Peter Haas on The University of South Africa and Ben Gurion University

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Peter J. Haas is the Abba Hillel Silver Professor of Jewish Studies and Chair, Department of Religious Studies at Case Western Reserve University and is the President of Scholars for Peace in the Middle East

In late September, and with the encouragement of Bishop Desmond Tutu, the University of Johannesburg in South Africa passed a resolution not exactly boycotting Ben Gurion University, with which it has some cooperative ventures, but setting down certain criteria for continuing its relationship. The two stipulations are, according to a statement released by the Univesity ( ):

1). “… the memorandum of understanding governing the relationship between the two institutions be amended to include Palestinian universities chosen with the direct involvement of UJ,” and

2).“Additionally, UJ will not engage in any activities with BGU that have direct or indirect military implications, this to be monitored by UJ’s senate academic freedom committee.”

Exactly what the second one even means is not clear. The modern university is set up precisely to aid a country’s social and economic development. This also means that universities are at the center of security issues from local law enforcement to national defense. At the same time, any modern military wants a college- or university-trained officer corp. Just to take the United States as an example, the U.S. military has numerous ROTC programs (Army, Navy, Air Force and Coast Guard) on “civilian college” campuses thoughout the country. This means that virtually every major institution of higher learning is connected “directly” with the military, even before we look at research grants and other types of relationships. Thus, to insist that a university in a country not have any contact with the military “direct or indirect” is fantastically absurd. In fact, I wondered if the University of Johannesburg could even itself meet this standard. In fact it could not; the first site I checked indicated that the University of Johannesburg would have to cease all cooperation with its own Telecommunicatins Research Group which specifically says its research has military applications ( ).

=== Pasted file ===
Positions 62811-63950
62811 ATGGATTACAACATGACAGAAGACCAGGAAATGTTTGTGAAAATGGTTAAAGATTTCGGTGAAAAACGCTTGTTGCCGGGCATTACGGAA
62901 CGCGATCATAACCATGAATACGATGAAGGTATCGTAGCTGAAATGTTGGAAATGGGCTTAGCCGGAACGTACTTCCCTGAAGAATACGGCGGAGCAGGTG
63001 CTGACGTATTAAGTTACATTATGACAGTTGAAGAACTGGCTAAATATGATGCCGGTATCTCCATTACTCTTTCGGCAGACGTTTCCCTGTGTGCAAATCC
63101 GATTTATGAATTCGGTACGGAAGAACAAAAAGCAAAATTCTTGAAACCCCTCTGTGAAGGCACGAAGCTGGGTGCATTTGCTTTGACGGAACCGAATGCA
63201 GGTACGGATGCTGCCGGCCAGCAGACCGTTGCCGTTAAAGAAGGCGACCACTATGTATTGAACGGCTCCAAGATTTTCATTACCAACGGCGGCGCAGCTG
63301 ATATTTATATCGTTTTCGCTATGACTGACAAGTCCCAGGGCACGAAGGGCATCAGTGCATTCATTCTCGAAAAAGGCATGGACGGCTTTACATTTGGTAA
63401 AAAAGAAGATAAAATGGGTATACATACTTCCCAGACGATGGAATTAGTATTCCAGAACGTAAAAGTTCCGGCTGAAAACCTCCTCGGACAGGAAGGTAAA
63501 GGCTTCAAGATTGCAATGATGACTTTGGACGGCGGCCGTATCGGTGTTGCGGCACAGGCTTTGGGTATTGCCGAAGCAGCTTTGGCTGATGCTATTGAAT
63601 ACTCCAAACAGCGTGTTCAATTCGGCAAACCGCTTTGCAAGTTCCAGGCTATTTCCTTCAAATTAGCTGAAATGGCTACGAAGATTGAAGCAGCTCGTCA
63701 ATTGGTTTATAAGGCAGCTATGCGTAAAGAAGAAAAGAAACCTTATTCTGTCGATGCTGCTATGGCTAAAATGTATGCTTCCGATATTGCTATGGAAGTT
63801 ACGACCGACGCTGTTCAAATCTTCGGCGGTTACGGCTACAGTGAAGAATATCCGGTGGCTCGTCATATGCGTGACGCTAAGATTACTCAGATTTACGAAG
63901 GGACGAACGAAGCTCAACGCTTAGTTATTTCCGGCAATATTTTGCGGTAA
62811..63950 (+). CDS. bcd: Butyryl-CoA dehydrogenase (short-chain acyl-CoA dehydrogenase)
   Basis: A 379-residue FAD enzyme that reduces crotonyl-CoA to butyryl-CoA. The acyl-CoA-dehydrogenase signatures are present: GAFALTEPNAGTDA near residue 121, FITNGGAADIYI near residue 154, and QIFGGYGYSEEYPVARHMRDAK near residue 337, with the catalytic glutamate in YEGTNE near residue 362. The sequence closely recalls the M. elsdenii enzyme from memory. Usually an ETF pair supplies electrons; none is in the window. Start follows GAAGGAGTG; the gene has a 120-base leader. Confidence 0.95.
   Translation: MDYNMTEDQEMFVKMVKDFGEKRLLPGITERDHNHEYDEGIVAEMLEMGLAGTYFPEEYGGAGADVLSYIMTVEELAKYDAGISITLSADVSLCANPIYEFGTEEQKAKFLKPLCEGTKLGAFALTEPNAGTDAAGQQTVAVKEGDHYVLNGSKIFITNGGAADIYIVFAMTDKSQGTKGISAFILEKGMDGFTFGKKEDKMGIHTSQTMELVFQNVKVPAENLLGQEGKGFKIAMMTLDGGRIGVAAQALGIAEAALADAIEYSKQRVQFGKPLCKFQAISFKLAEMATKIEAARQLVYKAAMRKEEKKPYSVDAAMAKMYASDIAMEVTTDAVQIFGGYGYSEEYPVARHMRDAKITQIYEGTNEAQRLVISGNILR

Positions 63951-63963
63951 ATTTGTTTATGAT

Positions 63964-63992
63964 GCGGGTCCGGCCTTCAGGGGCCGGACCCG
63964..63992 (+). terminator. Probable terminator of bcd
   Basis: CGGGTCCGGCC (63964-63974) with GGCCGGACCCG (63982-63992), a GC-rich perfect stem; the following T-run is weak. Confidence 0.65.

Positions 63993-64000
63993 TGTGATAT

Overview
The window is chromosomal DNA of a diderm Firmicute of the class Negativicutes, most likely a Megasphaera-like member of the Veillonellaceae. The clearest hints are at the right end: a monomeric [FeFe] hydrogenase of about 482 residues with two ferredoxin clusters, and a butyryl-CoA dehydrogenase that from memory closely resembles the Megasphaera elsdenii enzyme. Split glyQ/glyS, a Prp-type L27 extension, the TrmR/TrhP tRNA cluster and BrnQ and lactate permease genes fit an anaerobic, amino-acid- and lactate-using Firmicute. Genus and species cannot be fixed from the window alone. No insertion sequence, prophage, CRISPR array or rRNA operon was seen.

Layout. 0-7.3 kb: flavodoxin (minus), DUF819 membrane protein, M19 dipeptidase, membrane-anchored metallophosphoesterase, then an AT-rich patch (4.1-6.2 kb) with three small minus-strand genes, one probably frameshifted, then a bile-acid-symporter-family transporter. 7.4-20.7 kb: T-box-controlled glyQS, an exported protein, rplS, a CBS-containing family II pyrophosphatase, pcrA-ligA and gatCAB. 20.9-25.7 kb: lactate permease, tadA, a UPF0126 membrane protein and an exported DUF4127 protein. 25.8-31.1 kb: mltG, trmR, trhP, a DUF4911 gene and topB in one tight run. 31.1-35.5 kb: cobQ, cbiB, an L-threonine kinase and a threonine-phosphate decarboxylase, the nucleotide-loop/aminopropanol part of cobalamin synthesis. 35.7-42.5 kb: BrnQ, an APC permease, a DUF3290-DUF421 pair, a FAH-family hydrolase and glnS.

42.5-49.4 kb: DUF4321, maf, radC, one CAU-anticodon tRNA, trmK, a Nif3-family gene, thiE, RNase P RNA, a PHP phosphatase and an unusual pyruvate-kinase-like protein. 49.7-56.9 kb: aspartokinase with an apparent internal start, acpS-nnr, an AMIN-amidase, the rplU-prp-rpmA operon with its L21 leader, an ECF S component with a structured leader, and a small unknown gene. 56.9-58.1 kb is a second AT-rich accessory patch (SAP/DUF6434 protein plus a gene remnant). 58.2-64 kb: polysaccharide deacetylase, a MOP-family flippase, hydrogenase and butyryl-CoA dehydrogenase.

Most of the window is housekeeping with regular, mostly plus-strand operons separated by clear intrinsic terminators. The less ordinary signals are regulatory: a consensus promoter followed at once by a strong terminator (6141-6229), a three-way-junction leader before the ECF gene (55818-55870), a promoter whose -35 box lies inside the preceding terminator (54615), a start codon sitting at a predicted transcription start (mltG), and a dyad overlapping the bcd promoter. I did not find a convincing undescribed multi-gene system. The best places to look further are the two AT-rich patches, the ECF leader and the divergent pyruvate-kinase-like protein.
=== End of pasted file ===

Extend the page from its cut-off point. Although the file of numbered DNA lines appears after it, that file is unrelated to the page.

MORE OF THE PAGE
But the real absurdity rests in the first point. It first has to be noted that some 8% of all higher education students in Israel are Arab (and often self-described as Palestinian). I doubt that there is a single university in the Arab world that has this high a proportion of Jewish students, for example. Although numbers vary, statistics show that Tel Aviv University reports that about 5% of its students are Arab, The Technion has slightly more than 10%; the Ben Gurion University that UJ so self-righteously targets, works with the Negev Bedouin population. Bedouin, by the way, have been actively participating in the Israeli military since the founding of the state, and so are positioned to be special targets of the UJ initiative,

Of course the first criterion does not say anything about Arab students attending Israeli universities, it demands that BGU “include Palestinian universities chosen with the direct involvement of UJ.” Such cooperation, although not done with the intercession of UJ, has occurred in the past, a fact that is apparently unknown to the University of Johannesburg. Recently, many such universities in the West Bank (let alone Gaza) have themselves severed (or been forced to severe) such ties. Apparently UJ proposes to fix this problem. What remains unsaid, however, is what happens if JU is unsuccessful in its attempts to get Palestinian universities to cooperate with Israeli ones. Is the moral stance of the administration and faculty of the University of Johannesburg then that Ben Gurion University, with its important outreach to the Bedouin community, is to be punished? Is maybe the real issue behind the resolution that Ben Gurion University is working with the “wrong” Arabs?

Peter Haas on The University of South Africa and Ben Gurion University

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Peter J. Haas

Abba Hillel Silver Professor of Jewish Studies

Director, The Samuel Rosenthal Center for Judaic Studies

Case Western Reserve University, Cleveland Ohio



  • Modern History of The Middle East



  • Western Religions ( Judaism, Christianiy, Islam and their Interrelationships )


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